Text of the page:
Americans Emad and Bahareh Shargi never expected their family to be torn apart by the global effort to stop Iran from building a nuclear weapon. But while visiting the country of their birth, Iranian security forces took Emad hostage as a pawn in the proliferation talks. Bahareh and her daughters are now forced into unlikely roles, navigating Iran’s shadowy authoritarian system — and complex U.S. diplomatic and domestic politics — to try to free Emad. With more Americans now held hostage by foreign governments than by terrorist groups, “Bring Them Home” is an intimate window into a fast-shifting geopolitical landscape.
Get the lesson plans
Washington Post Opinions partnered with the Pulitzer Center on Crisis Reporting to create educational material for K-12 students to help them better understand this complex geopolitical issue. Click here for our lesson plans.
Host or join a screening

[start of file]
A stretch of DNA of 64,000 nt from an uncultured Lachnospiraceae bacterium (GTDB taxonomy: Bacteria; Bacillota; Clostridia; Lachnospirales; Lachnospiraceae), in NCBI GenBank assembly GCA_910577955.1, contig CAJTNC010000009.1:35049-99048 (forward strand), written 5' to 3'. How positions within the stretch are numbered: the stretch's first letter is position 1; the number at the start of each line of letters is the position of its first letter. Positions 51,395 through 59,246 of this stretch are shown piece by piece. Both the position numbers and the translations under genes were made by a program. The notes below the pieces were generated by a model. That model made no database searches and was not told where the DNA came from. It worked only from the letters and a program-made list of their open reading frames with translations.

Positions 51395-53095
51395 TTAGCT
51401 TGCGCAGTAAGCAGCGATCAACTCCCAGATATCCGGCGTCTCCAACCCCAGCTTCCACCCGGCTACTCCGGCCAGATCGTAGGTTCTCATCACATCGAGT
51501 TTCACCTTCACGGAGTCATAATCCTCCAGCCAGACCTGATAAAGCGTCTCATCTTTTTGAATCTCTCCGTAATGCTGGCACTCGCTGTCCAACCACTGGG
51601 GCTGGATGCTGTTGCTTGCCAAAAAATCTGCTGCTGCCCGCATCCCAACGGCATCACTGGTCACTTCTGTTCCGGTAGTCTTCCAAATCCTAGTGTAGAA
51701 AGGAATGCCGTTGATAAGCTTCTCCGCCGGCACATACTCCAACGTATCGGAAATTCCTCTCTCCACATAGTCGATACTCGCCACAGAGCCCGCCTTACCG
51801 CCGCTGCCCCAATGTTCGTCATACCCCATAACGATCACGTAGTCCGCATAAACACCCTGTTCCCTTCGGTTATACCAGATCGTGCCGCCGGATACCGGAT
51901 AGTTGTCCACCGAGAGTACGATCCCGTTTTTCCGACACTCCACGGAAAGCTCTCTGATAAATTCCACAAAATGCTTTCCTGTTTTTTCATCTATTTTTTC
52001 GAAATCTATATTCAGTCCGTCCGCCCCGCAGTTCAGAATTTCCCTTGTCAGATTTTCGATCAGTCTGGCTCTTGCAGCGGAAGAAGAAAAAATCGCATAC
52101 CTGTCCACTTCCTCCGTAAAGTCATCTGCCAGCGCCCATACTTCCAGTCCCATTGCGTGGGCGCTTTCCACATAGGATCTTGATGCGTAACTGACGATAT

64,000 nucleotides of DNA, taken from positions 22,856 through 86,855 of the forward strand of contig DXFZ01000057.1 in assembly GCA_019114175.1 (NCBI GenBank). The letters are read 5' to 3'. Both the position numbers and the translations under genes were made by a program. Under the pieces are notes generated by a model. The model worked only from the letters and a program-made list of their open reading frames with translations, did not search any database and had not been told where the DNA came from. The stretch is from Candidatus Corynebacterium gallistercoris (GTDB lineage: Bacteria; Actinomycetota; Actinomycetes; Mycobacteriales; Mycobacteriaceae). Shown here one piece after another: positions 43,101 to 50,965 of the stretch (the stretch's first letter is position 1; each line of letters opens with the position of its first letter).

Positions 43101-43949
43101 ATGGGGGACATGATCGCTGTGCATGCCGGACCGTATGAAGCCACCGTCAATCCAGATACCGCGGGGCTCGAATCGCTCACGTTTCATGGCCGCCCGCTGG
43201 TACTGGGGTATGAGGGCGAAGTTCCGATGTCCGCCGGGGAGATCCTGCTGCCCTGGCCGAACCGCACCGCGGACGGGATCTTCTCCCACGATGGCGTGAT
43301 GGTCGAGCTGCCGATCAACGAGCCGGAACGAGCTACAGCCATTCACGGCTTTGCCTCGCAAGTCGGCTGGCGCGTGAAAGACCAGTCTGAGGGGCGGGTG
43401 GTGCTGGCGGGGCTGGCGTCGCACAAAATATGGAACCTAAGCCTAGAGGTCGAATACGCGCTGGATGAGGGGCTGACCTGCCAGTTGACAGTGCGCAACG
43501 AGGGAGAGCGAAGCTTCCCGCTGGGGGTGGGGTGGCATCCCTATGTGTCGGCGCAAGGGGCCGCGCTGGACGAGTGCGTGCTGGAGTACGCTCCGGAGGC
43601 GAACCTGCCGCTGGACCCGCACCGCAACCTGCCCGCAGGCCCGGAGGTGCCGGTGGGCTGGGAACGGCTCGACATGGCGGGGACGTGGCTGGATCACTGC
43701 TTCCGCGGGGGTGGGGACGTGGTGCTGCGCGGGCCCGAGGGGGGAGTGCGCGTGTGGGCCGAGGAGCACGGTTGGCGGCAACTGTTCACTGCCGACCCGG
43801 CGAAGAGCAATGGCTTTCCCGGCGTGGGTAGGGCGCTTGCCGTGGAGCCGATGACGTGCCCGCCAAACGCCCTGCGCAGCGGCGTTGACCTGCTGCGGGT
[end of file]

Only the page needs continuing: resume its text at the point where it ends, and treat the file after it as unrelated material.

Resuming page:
Want to host or join a screening and Q&A with the filmmakers of “Bring Them Home”? Make a request and our team will help connect you with online and in-person events.
Meet our filmmakers
Every U.S. administration has a lot to manage, and the case of a single American unjustly detained abroad can slip down the agenda. But members of Congress are tasked with helping their constituents and, ultimately, it is the decision of the president to approve hostage recovery efforts.
Write to the Congressional Hostage Task Force
More than 40 U.S. nationals are wrongfully detained by foreign governments. Below are the individuals recognized by the State Department whose families have gone public with their cases, as well as congressional advocates their families have identified.